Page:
Assembly Public Safety Committee Postpones Vote on "Audrie's Law"

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    The Assembly Public Safety Committee on Tuesday postponed the vote on a proposed cyberbullying law known as "Audrie Law." Bob Redell reports.

    The Assembly Public Safety Committee on Tuesday postponed the vote on a proposed cyberbullying law.

    The legislation, called "Audrie's Law,"  would expand California's definition of rape to include the sexual assault of an unconscious or developmentally disabled person. The measure is sought by the family of Audrie Pott, a 15-year-old Saratoga High School student who was sexually assaulted while unconscious at a house party in 2012, and later committed suicide.

    Audrie’s Law, or SB 838, introduced by Senator Jim Beall (D-San Jose), would close a statutory loophole that fails to recognize the sexual violation of an unconscious or developmentally disabled victim as forcible rape.

    The bill would also require a mandatory minimum two-year sentence for juveniles who are convicted in juvenile court of raping an unconscious or developmentally disabled person and to allow such cases to be tried in an open courtroom.

    Assembly Public Safety Committee to Decide on Audrey's Law

    [BAY] Assembly Public Safety Committee to Decide on Audrey's Law
    The Assembly Public Safety Committee on Tuesday is scheduled to decide on whether a proposed cyberbullying law should move forward. NBC Bay Area's Bob Redell reports.

    "We feel what we are asking for a two-year minimum sentence is completely reasonable and warranted," said Sheila Pott, Audrie's mother. "And the public wants this."

    Assembly Public Safety Committee to Decide on "Audrie's Law"

    [BAY] Assembly Public Safety Committee to Decide on "Audrie's Law"
    The Assembly Public Safety Committee on Tuesday is scheduled to decide on whether a proposed cyberbullying law should move forward. Marianne Favro reports.

    The Center of Juvenile and Criminal Justice opposes the bill.

    "This bill would be the first mandatory minimum sentence in the juvenile justice system in our state," said Lizzie Buchen, Center of Juvenile and Criminal Justice. "It has been tried in adult court and is very ineffective, and it doesn't prevent crime."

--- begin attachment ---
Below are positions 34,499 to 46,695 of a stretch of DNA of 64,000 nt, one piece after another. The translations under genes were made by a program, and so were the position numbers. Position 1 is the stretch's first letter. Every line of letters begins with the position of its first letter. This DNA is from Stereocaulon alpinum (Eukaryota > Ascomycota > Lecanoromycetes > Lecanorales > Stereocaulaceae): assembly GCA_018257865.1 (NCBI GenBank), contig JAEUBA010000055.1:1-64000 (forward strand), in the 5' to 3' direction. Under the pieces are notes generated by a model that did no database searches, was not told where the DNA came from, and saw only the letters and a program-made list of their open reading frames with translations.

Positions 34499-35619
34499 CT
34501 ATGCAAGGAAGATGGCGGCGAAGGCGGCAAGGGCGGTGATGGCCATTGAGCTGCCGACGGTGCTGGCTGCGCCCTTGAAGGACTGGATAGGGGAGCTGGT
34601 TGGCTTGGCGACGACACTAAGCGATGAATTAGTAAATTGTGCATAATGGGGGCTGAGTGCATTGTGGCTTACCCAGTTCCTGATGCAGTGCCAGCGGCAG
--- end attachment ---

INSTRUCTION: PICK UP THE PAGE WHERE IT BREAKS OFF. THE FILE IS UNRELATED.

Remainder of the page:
Senators Discuss Stiffer Penalties in Wake of Audrie Pott Suicide

    [BAY] Senators Discuss Stiffer Penalties in Wake of Audrie Pott Suicide
    On Tuesday, lawmakers in Sacramento will hear testimony at the Senate Public Safety Committee hearing stemming from the suicide of 15-year-old Audrie Pott of Saratoga. Christie Smith reports

    Another group, California Attorneys for Criminal Justice, sent a letter to Tom Ammiano, the chair of the Assembly Public Safety Committee. The letter claims the proposed bill is using Audrie's death to wreak havoc on the juvenile justice system.

    Sheila Pott disagrees with the letter's claim and said Audrie's Law will only help victims like her daughter.

    Audrie's Law: Cyberbullying Bill Responds to Teen's Suicide

    [BAY] Audrie's Law: Cyberbullying Bill Responds to Teen's Suicide
    Calif. senator Jim Beall introduced cyberbullying legislation on Friday in response to 15-year-old Audrie Pott's suicide after her family says photographs of a sexual assault she suffered were circulated to classmates. Marianne Favro reports.

    The bill stems from what happened to Audrie at a party in 2012. She drank too much and passed out.  Later there were photos of her lying unconscious with words scribbled on her body, images that would be shared with others. 

    On her Facebook page, Audrie expressed that her life was ruined and that others knew what happened. She killed herself on Sept. 12 of that year. The three teens involved were sentenced under the juvenile justice system with penalties of 30 to 45 days.


    Jodi Hernandez and Christie Smith contributed to this report.